The notion of the past decade that the United States has fought and lost a war on drugs is wrong, the nation's top drug policy official said Monday.
Barry McCaffrey, director of the White House Office of National Drug Control Policy, said there is no such thing as a "national drug problem." There are communities and individuals fighting drugs and their consequences. If you want to fight a war on drugs, McCaffrey suggests sitting down at the kitchen table to talk with your child.If there is a war, McCaffrey says it's a war on ignorance. But it is a war that the former U.S. Army four-star general believes America can win.
The "cancer" of drug abuse kills 16,000 Americans a year, costing the country $70 billion, he said. But the number of drug users has dropped steadily over the past decade. In 1979, 26 million Americans used illicit drugs. Today, that number has dropped to 13 million.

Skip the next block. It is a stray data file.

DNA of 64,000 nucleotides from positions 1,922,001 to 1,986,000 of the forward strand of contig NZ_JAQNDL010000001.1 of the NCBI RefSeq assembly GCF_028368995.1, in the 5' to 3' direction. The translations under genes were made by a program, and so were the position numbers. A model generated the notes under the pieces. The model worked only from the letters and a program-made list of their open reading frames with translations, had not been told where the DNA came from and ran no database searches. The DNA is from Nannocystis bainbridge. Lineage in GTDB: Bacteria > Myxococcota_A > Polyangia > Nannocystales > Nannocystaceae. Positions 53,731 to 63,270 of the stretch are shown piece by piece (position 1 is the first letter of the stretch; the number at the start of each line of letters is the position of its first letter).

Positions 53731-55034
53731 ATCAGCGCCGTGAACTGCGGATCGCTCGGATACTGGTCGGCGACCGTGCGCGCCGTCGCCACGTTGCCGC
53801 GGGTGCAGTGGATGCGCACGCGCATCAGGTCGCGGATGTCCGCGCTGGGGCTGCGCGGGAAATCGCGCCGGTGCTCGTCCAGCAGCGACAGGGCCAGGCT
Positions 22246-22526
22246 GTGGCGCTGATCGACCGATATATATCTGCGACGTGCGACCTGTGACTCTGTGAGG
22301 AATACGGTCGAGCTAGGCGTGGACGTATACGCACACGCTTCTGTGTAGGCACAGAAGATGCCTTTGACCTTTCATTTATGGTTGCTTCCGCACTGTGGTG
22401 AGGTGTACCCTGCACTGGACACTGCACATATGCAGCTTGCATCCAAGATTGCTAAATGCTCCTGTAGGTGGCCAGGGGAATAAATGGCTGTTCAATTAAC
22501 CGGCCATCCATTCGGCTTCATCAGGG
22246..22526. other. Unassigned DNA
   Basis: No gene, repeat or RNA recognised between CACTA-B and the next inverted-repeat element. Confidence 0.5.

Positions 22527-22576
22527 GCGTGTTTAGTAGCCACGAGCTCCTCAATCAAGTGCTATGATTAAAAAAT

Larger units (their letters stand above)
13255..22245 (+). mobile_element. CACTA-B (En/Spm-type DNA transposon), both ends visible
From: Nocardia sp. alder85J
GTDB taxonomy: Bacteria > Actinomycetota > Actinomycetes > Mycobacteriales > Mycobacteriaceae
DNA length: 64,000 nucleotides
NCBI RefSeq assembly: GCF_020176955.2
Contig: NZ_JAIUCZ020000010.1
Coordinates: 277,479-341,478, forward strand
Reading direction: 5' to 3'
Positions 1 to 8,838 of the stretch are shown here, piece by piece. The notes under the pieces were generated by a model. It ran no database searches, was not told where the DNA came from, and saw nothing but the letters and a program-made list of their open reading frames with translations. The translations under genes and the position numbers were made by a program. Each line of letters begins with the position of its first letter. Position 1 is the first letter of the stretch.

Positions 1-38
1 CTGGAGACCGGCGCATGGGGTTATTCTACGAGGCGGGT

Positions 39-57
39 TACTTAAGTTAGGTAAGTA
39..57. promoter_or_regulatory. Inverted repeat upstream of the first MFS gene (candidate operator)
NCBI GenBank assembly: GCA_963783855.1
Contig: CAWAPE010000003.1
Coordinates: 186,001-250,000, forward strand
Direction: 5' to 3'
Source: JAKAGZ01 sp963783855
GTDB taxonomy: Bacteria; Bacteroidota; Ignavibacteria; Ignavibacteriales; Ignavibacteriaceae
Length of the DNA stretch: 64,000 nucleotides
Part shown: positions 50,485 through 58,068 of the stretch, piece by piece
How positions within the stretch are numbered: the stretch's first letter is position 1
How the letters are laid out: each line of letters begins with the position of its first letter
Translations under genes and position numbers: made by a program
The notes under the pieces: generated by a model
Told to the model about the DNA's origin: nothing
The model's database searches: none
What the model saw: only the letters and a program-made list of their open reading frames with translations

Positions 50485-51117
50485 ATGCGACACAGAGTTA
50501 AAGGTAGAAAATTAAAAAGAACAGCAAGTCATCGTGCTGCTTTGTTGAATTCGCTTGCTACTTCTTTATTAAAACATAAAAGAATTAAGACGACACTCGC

McCaffrey told the National Association of State Alcohol and Drug Abuse Directors gathered in Salt Lake City that they are "agents of change" in reducing drug abuse.
McCaffrey believes the 6 percent of Americans who use drugs will drop to 3 percent by the year 2007. The National Drug Control Strategy, a 10-year plan to reduce the use and availability of drugs, was developed to realize that goal.
But as the nation implements that plan, new ways of measuring outcomes need to be developed.
"We are going to get more money out of Congress over the next three years, and we have to show what we're going to do with it," McCaffrey said.
New money will be used for resource counselors in junior high schools and to continue the expansion of the nation's 250 drug courts, up from seven three years ago.
A new National Anti-Drug Youth Media Campaign has begun, which uses television, radio and the Internet to send a message about the dangers of drug abuse to young people.
Teachers, parents, health professionals, religious leaders and other adult mentors need to be the backbone of change, he said.
"It's a war we can win," McCaffrey said.